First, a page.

John O'Leary is a former GOVERNING contributor. He is co-author of "If We Can Put a Man on the Moon: Getting Big Things Done in Government."E-mail: email@example.com
An article in today's Wall Street Journal tells a grim tale of the unintended consequences of federal stimulus funds.
According to Richard Ravitch, the Democratic Lieutenant Governor of New York, the federal dollars were a double edged sword:
"The federal stimulus has provided significant budget relief to the states, but this relief is temporary and makes it harder for states to cut expenditures. In major areas such as transportation, education, and health care, stimulus funds come with strings attached....Because of these requirements, states, instead of cutting spending in transportation, education, and health care, have been forced to keep most of their expenditures at previous levels and use federal funds only as supplements."
The consequences for better, faster, cheaper government are significant. Instead of tackling the tough choices now and embarking on a variety of cost-saving innovations now, states had to maintain their unsustainable rate of spending.
As Ravitch notes, federal dollars didn't just delay these needed changes, they actually made things worse.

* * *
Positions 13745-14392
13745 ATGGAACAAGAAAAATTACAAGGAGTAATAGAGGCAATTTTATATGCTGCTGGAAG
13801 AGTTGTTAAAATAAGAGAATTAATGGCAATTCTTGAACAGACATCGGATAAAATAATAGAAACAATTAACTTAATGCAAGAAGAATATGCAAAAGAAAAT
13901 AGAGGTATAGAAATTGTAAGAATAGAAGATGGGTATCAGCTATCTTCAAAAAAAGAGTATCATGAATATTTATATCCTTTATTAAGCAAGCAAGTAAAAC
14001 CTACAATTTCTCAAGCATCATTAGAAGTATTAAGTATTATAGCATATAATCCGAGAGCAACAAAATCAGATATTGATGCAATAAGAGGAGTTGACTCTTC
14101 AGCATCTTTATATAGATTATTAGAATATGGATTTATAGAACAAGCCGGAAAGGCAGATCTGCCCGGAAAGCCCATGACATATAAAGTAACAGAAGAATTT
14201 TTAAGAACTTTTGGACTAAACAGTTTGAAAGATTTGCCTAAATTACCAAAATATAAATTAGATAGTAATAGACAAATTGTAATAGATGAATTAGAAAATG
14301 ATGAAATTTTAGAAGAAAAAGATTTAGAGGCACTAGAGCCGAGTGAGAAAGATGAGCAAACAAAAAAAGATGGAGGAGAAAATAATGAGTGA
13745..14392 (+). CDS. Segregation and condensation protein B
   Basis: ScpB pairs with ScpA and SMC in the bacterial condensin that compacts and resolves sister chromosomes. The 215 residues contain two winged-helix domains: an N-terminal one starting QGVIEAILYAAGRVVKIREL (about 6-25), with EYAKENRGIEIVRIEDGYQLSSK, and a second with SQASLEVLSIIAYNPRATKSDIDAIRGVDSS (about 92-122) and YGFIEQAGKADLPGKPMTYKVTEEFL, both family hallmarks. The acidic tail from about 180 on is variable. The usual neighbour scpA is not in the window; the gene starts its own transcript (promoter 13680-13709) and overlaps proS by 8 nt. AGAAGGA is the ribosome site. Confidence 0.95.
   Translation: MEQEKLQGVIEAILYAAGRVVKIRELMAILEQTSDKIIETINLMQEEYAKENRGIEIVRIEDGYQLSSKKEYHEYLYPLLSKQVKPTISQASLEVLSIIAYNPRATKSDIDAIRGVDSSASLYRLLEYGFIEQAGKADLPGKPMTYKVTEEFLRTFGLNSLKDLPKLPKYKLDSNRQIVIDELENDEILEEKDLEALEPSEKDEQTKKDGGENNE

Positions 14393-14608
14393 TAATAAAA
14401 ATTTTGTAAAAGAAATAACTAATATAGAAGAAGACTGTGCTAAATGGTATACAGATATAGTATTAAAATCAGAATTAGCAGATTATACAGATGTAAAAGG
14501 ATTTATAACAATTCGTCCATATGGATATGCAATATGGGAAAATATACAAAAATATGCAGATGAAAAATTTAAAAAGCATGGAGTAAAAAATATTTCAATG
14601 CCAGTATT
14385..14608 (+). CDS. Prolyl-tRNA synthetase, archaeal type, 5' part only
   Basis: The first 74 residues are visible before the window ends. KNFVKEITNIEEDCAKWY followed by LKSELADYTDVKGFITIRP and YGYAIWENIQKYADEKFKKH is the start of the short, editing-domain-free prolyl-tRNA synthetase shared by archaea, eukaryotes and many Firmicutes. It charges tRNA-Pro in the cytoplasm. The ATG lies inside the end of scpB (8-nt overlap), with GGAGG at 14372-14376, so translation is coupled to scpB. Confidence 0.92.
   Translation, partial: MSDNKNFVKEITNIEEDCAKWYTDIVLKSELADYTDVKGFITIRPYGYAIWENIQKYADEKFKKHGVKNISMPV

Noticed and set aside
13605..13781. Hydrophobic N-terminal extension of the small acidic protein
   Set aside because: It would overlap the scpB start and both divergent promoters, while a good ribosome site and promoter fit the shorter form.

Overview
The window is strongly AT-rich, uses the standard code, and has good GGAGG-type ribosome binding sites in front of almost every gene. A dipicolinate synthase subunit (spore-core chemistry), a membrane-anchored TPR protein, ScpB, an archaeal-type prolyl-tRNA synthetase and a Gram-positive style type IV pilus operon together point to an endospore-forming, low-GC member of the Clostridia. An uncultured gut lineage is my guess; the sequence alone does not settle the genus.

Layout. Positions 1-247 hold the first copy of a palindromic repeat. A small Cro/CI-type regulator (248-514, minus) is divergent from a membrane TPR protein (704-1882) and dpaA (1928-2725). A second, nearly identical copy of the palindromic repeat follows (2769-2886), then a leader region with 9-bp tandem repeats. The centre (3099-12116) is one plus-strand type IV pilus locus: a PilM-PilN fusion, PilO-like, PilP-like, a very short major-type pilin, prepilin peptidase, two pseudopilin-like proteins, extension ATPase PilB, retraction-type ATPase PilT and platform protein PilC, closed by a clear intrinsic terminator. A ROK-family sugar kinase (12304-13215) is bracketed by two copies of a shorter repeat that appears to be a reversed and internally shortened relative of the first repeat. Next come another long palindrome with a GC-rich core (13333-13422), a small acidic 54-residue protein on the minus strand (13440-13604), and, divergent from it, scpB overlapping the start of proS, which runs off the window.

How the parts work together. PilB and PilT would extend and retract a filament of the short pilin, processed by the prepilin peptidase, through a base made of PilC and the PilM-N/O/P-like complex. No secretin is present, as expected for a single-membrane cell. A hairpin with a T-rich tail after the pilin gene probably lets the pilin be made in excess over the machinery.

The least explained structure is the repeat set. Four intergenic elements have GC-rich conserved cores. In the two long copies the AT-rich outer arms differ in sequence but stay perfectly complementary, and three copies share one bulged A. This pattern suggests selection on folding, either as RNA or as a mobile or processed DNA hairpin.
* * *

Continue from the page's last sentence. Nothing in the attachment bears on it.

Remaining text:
"The net result is this: The federal stimulus has led states to increase overall spending in these core areas, which in effect has only raised the height of the cliff from which state spending will fall if stimulus funds evaporate."
Many of the reforms that states need to consider are politically difficult. Change is hard. The pain of economic hardship is often the only spur that can prompt these needed changes. But the federal stimulus dollars dulled the painful signal of economic reality to the body politic, and as a result the patient continued its unhealthy lifestyle. In the end, the result is only greater pain. As Lt. Governor Ravitch notes, the future is not bright.
"New York and other states face draconian cuts in public services, higher taxes, or, more likely, a combination of both," writes Ravitch.
States that don't change direction now soon find themselves heading off a cliff--helped there by well-meaning but ultimately detrimental federal policies that mandate spending for which there is no revenue.